This screenshot from a video broadcast by the office of Gov. Mike Dunleavy shows the unveiling of the 2022 Permanent Fund dividend amount on Thursday, Sept. 9, 2022 at a Three Bears grocery store. Participating in the unveiling are Dunleavy aide Shannon Mason Phelps (left), Miranda Wagoner, and Dunleavy. (Video screenshot)
Eligible Alaskans will receive $3,284 per person starting Sept. 20, the result of a large Permanent Fund dividend and a special one-time payment funded by the Alaska Legislature.
Gov. Mike Dunleavy announced the amount on Thursday in a ceremony at a Three Bears grocery store, where a large novelty check sat next to a stand of roasted chicken.
Dunleavy, who is seeking re-election, said the payout will help Alaskans deal with the effects of inflation, including higher grocery costs.
“Today, especially this year, folks are having a tough time,” Dunleavy said.
“That’s going to help pay for a lot of things,” he said.
Dunleavy called the payout the largest dividend in state history, but when adjusted for inflation, the $2,622 dividend is the sixth-largest in the 40-year history of the program. After a $662 energy relief payment is added, it becomes the second-largest payout. The 2008 edition, which also included a one-time addition, remains the largest.
The 2021 dividend was $1,114.
The one-time payout and the dividend are both larger than expected by the Alaska Legislature earlier this year. Lawmakers budgeted $2.1 billion for the payout earlier this year but expected more eligible recipients.
According to the latest figures from the Alaska Department of Revenue, 634,000 current and former Alaskans will receive the dividend, a figure that is down slightly from last year. (Some members of the military and some college students remain eligible for dividends after leaving the state.)
The $2.1 billion, divided among the estimated number of recipients, resulted in Thursday’s amount.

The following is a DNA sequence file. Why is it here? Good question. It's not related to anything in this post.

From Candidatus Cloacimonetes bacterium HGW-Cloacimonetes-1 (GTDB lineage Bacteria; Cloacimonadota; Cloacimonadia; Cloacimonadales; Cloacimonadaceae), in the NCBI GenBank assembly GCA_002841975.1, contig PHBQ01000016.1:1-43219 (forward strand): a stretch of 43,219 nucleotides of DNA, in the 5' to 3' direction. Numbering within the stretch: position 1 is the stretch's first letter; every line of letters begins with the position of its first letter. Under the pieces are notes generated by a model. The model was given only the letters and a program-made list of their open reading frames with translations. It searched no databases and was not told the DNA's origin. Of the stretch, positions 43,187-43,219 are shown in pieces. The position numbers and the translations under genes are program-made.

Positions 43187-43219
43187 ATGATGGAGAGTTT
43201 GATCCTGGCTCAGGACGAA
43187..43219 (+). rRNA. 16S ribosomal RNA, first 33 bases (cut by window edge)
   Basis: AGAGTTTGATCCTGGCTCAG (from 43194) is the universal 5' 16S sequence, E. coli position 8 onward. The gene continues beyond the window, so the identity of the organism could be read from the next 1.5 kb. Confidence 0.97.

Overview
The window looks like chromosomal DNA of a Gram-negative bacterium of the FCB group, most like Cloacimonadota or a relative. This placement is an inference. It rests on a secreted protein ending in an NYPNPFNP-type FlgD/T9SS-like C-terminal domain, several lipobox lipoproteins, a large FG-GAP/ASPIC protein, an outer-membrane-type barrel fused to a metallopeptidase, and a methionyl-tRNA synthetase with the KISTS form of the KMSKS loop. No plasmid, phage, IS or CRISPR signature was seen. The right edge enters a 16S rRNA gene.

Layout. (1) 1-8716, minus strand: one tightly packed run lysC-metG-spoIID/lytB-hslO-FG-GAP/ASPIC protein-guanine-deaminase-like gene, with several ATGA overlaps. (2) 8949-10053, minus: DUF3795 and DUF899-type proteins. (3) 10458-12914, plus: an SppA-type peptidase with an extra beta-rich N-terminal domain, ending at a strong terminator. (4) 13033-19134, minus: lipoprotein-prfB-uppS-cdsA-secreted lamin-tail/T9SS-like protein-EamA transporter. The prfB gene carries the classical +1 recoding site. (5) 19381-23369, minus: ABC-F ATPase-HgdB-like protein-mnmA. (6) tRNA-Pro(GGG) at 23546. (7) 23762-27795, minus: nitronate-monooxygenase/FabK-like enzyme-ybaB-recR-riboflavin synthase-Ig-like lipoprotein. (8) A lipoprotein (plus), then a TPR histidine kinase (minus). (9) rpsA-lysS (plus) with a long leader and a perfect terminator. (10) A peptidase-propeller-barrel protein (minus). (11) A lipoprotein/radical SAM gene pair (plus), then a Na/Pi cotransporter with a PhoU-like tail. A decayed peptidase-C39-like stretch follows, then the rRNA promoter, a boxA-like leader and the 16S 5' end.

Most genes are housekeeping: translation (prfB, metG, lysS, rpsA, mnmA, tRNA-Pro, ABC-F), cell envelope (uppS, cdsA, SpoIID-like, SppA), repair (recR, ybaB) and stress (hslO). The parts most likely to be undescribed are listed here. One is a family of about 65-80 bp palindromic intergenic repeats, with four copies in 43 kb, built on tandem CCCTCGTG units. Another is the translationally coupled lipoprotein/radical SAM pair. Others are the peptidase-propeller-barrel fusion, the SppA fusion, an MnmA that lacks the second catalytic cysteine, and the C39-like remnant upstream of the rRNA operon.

Alaskans who applied for the PFD and asked for it to be direct-deposited will receive their money Sept. 20, the state’s Permanent Fund Dividend Division said.
Alaskans who filed a paper application or requested a paper check can expect to receive money starting the week of Oct. 3, the division said.
In his 2018 campaign for governor, Dunleavy pledged to pay a dividend of about $6,700, including back payments for amounts not paid over the previous years according to a formula in state law.
State legislators rejected those plans, saying they were financially unsustainable.
In the third year of his term, Dunleavy abandoned his campaign promise and proposed a new dividend payout formula, but lawmakers rejected it last year and used it this year on only a temporary, ad-hoc basis. He has said that any permanent change to the dividend formula should be subject to a vote by the public, and he and the Legislature haven’t been able to agree on a new formula.
As a result, a 1980s-era payout formula remains in state law but is regularly ignored by lawmakers, who are not required to follow it.
The issue of the dividend remains a campaign topic, and minutes after Dunleavy announced this year’s payout, his campaign sent out an automated text message.
“Mike Dunleavy fought for and delivered the largest PFD in state history,” it said in part, followed by a link for supporters to donate money.
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